Every fall, as the new academic year begins, countless articles and blog posts remind us that the incoming crop of first year students came of age in a different historical era than those of us who are teaching them. The granddaddy of them all is The Mindset List, which Ron Nief and Tom McBride of Beloit College have published in various forms since 1997. Indeed, this old-timer is old enough to remember when these lists were disseminated as forwarded e-mails! The list is always a collection of pop cultural references, mostly drawn from the adolescences of the incoming students and the adolescences of the Baby Boom generation. This year’s list, for example, reminds us that we ought to avoid references to Dean Martin or Windows 95, as these will go over our poor students’ heads. We should instead gain our street cred (is this still a term I can use? better check the list) by dropping references to Lady Gaga and the movie Chicken Run.
As silly as these lists are (their fundamental premise is that the sum of our entire historical knowledge consists of events that occurred between our tenth and eighteenth birthdays), they do remind us of one thing: experiences and expectations change over time. The important point of the Mindset List is not to remind us that we need to avoid references to Don Shula or floppy discs. Rather, it should remind us that, as we work to educate the class of 2016, we need to make sure that we understand that they grew up with a fundamentally different means of interacting with information.
Our students’ generation is often referred to by the term digital natives. Unlike us digital immigrants, they grew up in cyberspace. They grew up in an era in which information has always been fundamentally interactive. In a piece that I wrote reacting to the announcement of the first iPad, I noted that:
Our students—until further notice let’s just call them Generation i—have been writing on each others’ Facebook walls, filming video responses to YouTube videos, and assembling their avatars with friends and strangers for raids in World of Warcraft for years now. That student sitting in the back row with his smart phone in front of his face isn’t texting his friends during your lecture; he’s blurring the boundaries between the production and reception of content.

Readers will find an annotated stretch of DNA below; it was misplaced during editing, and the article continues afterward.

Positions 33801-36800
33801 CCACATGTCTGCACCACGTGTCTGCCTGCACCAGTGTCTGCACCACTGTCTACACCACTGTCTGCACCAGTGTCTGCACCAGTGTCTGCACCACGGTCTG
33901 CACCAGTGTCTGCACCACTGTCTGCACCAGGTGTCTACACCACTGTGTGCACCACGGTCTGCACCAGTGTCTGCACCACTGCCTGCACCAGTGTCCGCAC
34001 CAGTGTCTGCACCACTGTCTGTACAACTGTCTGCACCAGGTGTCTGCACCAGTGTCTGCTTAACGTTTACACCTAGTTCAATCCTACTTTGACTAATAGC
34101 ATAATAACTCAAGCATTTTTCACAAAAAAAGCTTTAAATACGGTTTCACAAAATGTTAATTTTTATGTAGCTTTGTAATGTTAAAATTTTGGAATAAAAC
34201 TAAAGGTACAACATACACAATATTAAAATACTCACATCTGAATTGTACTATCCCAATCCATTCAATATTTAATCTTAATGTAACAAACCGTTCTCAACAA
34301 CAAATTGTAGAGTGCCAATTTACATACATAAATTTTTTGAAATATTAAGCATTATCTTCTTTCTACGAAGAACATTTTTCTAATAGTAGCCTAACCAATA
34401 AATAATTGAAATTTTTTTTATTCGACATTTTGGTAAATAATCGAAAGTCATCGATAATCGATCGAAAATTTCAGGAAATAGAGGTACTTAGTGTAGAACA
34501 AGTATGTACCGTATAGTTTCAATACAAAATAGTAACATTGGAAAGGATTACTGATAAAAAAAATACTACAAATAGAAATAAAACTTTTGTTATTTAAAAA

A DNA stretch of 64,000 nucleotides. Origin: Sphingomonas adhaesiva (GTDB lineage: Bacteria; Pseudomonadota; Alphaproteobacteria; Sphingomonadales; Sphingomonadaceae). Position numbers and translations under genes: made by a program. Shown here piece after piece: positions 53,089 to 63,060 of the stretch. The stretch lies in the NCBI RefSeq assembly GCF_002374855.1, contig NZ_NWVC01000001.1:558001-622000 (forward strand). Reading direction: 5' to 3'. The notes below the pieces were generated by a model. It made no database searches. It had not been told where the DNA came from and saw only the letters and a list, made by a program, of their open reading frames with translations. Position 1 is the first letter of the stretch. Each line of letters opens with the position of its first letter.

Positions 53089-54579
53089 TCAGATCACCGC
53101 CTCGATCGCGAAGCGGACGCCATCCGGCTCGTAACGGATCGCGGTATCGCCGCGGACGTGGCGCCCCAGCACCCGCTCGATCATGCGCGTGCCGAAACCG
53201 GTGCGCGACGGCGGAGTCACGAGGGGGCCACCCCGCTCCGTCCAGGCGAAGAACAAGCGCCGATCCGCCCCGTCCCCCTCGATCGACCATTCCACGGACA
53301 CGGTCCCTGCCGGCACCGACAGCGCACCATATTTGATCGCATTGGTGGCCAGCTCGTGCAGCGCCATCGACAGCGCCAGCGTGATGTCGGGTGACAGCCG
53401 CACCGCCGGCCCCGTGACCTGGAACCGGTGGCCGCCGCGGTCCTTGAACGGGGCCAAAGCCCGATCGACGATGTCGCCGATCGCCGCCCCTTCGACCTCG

What does all of this have to do with undergraduate research? Well, one of the responses to the casual relationship that these students have with information might be to train them in traditional methods of locating and evaluating resources, as Lynn Marie Kutch nicely argued in a column on this site. I agree that it is important to demonstrate to them that things can be done differently than they had assumed and to introduce them to the still-valid rigorous practices of good old-fashioned research.
But the reverse is also true: we should allow them to teach us that things can be done differently than we had assumed. I learned to research in an era of scarce information. The first problem to overcome was how to track it down. Our digitally native students grew up in an era of abundant information. Their first problem is to learn how to manage and evaluate it. I grew up in an era of knowledge hierarchies in which relatively few had the opportunity to disseminate knowledge. Our digitally native students grew up in an era of democratization of knowledge. We can learn from each other. They can learn that perhaps someone’s opinions expressed in the comments of a blog post might not carry the same weight as those of someone who has devoted years to studying the issue. We can learn that perhaps dynamic, free-flowing knowledge has some advantages.
In a piece I wrote a couple of years ago about research in the information age, I identified four central principles of what I call WikiResearch:
#1: We no longer need to concentrate on teaching students how to track down scarce information; rather, we need to teach them how to manage an abundance of information.
#2: The democratization of knowledge is not only a challenge to researchers; it is one of the greatest positive developments in the age of WikiResearch.
#3: We need to make our publications more public—and that means putting them on the open internet.
#4: Most of the fundamental principles of good, scholarly research remain unchanged.
Even though, when I developed these principles, the class of 2017 was still in Middle School and Reading Rainbow was still on television, I think that they still hold. As we engage in research with these digital natives, let’s remember that research can and should be—as Lady Gaga once tweeted—”an interactive jewel case.”